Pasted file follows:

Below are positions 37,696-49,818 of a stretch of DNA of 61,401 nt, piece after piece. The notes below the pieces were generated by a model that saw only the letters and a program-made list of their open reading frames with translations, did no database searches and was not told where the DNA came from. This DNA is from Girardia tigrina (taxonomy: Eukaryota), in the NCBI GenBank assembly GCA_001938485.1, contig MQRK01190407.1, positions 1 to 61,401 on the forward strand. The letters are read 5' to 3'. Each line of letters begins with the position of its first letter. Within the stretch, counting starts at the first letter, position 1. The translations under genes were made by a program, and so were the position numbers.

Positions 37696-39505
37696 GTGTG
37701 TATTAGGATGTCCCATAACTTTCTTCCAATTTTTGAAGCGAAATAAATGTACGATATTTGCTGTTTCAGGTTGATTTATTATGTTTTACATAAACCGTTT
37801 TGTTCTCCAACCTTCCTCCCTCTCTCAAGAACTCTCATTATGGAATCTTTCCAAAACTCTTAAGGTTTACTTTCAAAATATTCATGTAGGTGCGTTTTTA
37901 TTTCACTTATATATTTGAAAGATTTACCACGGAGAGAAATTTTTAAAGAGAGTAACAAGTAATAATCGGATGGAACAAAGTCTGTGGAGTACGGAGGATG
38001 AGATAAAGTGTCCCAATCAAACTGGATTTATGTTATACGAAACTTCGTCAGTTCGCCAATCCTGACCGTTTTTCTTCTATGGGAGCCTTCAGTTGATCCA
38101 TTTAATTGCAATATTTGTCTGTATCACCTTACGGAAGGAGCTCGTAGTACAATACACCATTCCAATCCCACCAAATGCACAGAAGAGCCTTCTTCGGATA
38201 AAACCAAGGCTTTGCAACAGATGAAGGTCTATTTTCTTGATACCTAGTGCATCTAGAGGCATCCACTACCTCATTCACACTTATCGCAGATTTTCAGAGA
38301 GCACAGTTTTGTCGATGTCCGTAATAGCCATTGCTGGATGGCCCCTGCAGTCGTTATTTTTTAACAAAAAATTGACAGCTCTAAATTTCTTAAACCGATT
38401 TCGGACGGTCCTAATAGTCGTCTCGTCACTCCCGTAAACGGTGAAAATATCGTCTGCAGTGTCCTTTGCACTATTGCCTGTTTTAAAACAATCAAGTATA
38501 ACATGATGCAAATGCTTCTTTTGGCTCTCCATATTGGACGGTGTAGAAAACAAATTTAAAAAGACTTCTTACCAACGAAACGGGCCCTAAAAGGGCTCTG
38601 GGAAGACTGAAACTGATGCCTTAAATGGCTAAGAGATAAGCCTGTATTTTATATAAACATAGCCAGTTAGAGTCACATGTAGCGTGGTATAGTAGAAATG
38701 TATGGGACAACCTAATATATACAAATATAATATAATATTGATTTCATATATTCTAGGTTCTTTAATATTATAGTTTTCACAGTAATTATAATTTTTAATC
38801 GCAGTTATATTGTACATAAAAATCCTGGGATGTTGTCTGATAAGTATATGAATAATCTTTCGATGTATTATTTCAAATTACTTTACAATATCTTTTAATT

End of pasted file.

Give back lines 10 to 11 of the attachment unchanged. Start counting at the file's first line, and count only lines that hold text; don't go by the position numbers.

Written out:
38301 GCACAGTTTTGTCGATGTCCGTAATAGCCATTGCTGGATGGCCCCTGCAGTCGTTATTTTTTAACAAAAAATTGACAGCTCTAAATTTCTTAAACCGATT
38401 TCGGACGGTCCTAATAGTCGTCTCGTCACTCCCGTAAACGGTGAAAATATCGTCTGCAGTGTCCTTTGCACTATTGCCTGTTTTAAAACAATCAAGTATA